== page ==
With Google involved with so many realms of technology, it’s no surprise that they have decided to start work in E-textiles. Plenty of work has already been done combining conductive thread with different fibers. The trick is how to make it process friendly to create many garments, and also how to get the electronics small enough to be comfortable. That is where Google’s Project Jacquard is heading, from this post on Popular Science. They’ve started with creating their own blend of fibers.
The yarn created for Project Jacquard combines ultra-thin metallic alloys and common synthetic yarn such as cotton, polyester or silk. The end result is a fabric that’s strong enough to be used in common pieces of clothing and home interior items. The yarn is meant to be indistinguishable from common household fabrics.
The challenging piece, as I mentioned, is the electronics. Google seems to have developed a nice tiny package.
The computer components created by the Jacquard team are no bigger than the size of a button, and they’re capable of capturing touch interactions and various gestures. The commands received by the sensor would be wirelessly transmitted to a mobile phone or other device within range.
Speaking of wireless, if you check out the video, there seems to be a Qi charging device embedded into the pocket of the suit jacket, which can be very helpful for charging phones. Again, we’ve seen this done before, but it looks like the team is creating a full solution–from fibers to microcontrollers and sensors, and software.
In order to work on a seamless fashion solution, they have recently started a partnership with Levi’s. I started projecting what that would look like. First, jeans are something that all people wear, so it is a great first target. Special stitching could appear on back pockets or along front pocket edges for popular phone tasks. In fact, pockets could become textile speakers. Snaps could be used to attach removable sensors and others may be able to use rivets. The zipper could be used for powering off a device–really. The real interesting question is whether they are working on energy harvesting. Wouldn’t it be cool to have a knee flex convert to energy? If they can get that going, I may be interested in their jeans. Learning how to use less energy or use existing energy more efficiently is the biggest challenge.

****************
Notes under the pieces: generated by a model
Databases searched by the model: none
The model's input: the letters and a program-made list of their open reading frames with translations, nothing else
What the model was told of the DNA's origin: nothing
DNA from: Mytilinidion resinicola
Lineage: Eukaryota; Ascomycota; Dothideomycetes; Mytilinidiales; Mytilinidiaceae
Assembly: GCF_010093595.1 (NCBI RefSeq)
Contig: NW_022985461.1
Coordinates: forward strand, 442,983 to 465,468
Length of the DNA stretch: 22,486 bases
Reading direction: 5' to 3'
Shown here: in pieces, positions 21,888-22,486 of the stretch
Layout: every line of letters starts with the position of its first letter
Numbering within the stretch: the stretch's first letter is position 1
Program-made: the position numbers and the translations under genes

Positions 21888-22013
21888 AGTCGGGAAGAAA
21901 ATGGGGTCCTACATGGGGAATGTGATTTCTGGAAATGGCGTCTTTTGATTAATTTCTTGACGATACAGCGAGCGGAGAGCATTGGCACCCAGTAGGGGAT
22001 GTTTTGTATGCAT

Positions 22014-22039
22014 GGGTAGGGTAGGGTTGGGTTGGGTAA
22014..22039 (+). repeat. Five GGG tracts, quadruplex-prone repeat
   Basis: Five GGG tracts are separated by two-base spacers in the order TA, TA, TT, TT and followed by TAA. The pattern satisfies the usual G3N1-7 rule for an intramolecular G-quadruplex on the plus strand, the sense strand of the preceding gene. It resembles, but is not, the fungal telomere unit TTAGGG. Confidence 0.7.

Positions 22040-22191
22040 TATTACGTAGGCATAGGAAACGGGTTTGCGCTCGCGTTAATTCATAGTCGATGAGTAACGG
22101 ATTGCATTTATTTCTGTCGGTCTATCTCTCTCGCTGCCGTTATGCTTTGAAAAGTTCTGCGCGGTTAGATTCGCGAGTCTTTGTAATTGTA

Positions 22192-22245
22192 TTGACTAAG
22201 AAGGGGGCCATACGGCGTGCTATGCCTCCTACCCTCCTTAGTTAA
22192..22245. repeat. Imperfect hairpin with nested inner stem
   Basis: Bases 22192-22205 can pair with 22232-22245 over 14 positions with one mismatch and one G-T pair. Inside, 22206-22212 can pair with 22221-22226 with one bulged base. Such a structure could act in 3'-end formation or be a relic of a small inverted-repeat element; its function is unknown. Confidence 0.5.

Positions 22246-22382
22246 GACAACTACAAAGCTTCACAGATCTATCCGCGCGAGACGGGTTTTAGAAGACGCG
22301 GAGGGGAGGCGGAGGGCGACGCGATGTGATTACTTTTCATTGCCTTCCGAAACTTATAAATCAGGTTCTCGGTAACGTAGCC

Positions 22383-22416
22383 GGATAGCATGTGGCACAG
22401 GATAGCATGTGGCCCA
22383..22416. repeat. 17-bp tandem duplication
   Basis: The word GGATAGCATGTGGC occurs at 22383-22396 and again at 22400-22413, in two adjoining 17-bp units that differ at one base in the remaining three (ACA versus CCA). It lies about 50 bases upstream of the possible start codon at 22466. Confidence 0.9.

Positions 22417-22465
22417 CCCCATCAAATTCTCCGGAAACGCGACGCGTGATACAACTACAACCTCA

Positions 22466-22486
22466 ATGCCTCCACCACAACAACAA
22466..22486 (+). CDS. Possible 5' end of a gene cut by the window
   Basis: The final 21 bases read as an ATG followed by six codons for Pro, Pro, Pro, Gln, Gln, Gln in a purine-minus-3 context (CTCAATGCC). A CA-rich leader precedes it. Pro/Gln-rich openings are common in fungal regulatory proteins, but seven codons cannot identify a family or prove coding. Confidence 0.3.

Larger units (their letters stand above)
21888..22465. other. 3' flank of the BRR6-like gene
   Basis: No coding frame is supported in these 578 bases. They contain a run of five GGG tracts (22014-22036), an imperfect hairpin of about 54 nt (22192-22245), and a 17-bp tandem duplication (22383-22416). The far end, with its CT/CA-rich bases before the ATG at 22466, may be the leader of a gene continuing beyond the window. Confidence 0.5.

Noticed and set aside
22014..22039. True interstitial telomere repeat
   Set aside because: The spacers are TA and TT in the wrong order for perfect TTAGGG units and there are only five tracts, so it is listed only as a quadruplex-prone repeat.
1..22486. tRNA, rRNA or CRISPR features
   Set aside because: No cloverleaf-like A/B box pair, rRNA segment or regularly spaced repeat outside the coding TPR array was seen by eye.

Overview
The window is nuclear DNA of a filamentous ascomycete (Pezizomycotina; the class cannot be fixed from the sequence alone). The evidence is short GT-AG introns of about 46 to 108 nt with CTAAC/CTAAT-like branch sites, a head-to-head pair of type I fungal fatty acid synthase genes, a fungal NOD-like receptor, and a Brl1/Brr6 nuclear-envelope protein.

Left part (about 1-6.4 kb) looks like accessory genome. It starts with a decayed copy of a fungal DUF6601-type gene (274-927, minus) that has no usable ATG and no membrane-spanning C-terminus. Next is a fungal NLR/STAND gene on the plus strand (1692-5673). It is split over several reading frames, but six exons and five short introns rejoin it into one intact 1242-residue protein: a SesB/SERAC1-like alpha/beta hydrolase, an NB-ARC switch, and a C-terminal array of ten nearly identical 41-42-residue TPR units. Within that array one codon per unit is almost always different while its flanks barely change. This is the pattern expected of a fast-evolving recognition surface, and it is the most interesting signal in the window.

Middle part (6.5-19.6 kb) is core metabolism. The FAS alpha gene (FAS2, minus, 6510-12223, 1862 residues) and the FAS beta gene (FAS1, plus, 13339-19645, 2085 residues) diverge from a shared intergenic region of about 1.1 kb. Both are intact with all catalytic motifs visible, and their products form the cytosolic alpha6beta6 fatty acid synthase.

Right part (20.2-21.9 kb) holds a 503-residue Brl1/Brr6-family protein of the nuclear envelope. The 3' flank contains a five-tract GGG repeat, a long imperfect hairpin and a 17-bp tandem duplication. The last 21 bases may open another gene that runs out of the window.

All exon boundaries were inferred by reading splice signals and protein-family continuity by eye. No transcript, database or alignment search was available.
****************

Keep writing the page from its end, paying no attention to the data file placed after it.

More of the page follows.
So, are you interested in experimenting with conductive thread and switches? Check out our fun tutorial on a Zipper Switch and see how natural everyday movements can power something on and off. Want to turn off some nasty TVs at your local dive bar? This could be your BFF.
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